Are you a fan of graphic novels? They are my very favorite when it comes to one-sitting reads! I love how much the illustrations add to the overall story and you can really hear the characters speaking their conversation-bubble-dialogue.
Here are 5 of my favorites…
From the author of “Persepolis” comes this gloriously entertaining and enlightening look into the sex lives of Iranian women. Embroideries gathers together Marjane’s tough–talking grandmother, stoic mother, glamorous and eccentric aunt and their friends and neighbors for an afternoon of tea drinking and talking.
The experiences of the women Satrapi brings to the table will seem equal parts relatable and foreign. Their stories of love and sex range from macabre and heart-breaking too irreverent and funny.
Part personal history, part biography, Dotter of Her Father’s Eyes contrasts two coming of age narratives: that of Lucia, the daughter of James Joyce, and that of author Mary Talbot, daughter of the eminent Joycean scholar James S. Atherton.
The dual narratives interact in compelling ways –Mary’s post WW II life in England juxtaposed with the Joyce family’s 1920s Paris avante guard experiences, and the complex family relationships that unfold in both.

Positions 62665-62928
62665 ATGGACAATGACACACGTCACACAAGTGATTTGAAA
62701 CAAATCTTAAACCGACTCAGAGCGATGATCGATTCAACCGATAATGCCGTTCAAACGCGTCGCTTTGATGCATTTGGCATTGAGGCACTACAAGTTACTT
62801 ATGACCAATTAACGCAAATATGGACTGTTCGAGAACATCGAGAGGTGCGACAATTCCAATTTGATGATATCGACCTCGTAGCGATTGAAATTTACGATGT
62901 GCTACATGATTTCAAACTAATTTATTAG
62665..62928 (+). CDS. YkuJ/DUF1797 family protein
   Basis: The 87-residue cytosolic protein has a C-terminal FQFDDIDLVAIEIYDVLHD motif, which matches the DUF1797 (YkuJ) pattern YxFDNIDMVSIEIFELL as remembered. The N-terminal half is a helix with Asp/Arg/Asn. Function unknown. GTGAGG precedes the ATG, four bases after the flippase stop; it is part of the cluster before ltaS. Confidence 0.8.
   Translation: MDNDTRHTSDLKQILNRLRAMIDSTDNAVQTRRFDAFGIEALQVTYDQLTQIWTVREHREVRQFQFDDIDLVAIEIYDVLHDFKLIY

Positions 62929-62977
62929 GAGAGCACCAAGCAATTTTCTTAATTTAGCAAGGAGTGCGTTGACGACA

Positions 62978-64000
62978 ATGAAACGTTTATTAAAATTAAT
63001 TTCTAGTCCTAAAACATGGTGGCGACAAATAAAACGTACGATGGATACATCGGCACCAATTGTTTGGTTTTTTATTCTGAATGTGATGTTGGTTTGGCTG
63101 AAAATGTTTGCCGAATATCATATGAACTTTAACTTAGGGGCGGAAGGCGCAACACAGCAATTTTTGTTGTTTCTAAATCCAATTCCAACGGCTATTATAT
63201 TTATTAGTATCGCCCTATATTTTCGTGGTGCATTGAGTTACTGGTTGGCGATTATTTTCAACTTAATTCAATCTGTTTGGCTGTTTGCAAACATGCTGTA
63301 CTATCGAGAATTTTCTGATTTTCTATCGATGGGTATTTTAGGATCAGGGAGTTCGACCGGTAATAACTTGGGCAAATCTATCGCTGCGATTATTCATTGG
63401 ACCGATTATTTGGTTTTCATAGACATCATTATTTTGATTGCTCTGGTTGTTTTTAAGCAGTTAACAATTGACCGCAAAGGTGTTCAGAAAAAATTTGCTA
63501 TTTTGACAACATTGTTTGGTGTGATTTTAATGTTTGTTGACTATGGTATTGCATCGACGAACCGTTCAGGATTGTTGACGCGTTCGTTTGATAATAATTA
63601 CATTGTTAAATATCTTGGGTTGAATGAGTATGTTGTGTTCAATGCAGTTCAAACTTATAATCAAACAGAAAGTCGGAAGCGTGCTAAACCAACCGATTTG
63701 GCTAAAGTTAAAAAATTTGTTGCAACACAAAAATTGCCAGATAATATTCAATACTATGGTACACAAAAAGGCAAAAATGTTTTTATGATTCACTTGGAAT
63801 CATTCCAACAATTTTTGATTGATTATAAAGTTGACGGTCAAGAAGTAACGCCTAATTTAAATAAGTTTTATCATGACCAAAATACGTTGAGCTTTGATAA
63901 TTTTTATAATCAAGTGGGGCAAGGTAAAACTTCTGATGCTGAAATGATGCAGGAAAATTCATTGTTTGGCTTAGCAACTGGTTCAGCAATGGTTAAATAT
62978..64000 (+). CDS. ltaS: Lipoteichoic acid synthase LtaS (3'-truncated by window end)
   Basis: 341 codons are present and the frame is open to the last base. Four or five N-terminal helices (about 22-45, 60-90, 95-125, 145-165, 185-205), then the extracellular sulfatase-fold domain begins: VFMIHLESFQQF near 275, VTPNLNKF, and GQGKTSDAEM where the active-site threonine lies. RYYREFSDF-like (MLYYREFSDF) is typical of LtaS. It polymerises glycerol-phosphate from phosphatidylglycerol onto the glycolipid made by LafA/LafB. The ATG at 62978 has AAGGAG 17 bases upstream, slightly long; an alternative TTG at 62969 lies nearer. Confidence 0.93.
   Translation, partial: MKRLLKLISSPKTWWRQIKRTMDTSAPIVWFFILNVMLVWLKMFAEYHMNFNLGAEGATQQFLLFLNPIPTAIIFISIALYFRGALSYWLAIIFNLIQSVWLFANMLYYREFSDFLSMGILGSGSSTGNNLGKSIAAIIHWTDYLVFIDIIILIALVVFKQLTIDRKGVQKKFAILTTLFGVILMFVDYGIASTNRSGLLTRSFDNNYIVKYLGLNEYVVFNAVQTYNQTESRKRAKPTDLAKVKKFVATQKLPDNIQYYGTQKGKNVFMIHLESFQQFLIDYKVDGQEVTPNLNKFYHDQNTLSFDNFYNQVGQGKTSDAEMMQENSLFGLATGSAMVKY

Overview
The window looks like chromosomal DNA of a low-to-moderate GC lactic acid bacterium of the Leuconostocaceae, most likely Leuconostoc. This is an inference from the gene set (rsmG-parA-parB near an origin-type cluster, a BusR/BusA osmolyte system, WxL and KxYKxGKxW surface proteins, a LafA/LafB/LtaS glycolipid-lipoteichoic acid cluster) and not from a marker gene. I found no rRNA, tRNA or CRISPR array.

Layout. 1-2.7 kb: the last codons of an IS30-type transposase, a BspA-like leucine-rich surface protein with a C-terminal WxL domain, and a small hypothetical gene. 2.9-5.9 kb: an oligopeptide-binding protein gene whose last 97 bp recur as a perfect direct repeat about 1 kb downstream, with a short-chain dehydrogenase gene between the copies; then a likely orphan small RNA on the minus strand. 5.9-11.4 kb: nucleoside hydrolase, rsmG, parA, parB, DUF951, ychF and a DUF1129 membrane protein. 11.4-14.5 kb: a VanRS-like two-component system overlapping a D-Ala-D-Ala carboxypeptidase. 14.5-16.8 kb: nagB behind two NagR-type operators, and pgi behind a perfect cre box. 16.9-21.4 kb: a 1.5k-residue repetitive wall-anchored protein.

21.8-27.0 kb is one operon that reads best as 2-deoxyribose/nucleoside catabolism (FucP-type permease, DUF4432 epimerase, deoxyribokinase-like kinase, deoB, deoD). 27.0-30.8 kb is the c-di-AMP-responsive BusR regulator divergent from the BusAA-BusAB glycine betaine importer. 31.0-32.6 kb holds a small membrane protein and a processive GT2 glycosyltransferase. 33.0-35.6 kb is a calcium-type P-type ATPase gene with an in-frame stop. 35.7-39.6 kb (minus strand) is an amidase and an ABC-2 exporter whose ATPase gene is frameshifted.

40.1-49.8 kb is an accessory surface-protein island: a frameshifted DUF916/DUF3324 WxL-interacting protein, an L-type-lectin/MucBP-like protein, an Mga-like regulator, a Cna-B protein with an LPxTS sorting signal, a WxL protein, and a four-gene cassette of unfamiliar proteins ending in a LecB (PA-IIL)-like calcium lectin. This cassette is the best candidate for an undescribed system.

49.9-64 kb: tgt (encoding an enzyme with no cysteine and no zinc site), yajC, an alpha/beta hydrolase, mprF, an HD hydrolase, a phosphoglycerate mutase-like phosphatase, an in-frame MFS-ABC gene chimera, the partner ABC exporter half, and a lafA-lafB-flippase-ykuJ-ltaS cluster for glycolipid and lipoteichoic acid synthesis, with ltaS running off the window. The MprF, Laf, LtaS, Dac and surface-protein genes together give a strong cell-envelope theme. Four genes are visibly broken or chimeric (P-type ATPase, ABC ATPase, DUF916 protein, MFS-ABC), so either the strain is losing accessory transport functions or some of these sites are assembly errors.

In vivid color and with a taboo-breaking sense of humor, Marchetto tells the story of her eleven-month, ultimately triumphant bout with breast cancer—from diagnosis to cure, and every challenging step in between.
Instead of writing another cancer memoir, Marchetto turned to cartooning. The result is an honest and engaging read, while the illustrations capture emotions in pitch-perfect form.
Shortcomings is the story of Ben Tanaka, a Japanese American male in his late twenties, and his cross-country search for contentment (or at least the perfect girl). Along the way, Tomine tackles modern culture, sexual mores, and racial politics with brutal honesty and lacerating, irreverent humor, while deftly bringing to life a cast of painfully real antihero characters.
Tomine’s art is amazing, as is his deft portrayal of identity politics as his characters grapple with stereotypes and self-imposed expectations.
Roz Chast brings her signature wit to the topic of aging parents. Spanning the last several years of their lives and told through four-color cartoons, family photos, and documents. It’s a memoir as rife with laughs as it is with tears, both comfort and comic relief.
I picked this book up to flick through in a book store and then READ THE WHOLE THING RIGHT THERE. Do yourself a favor and check it out!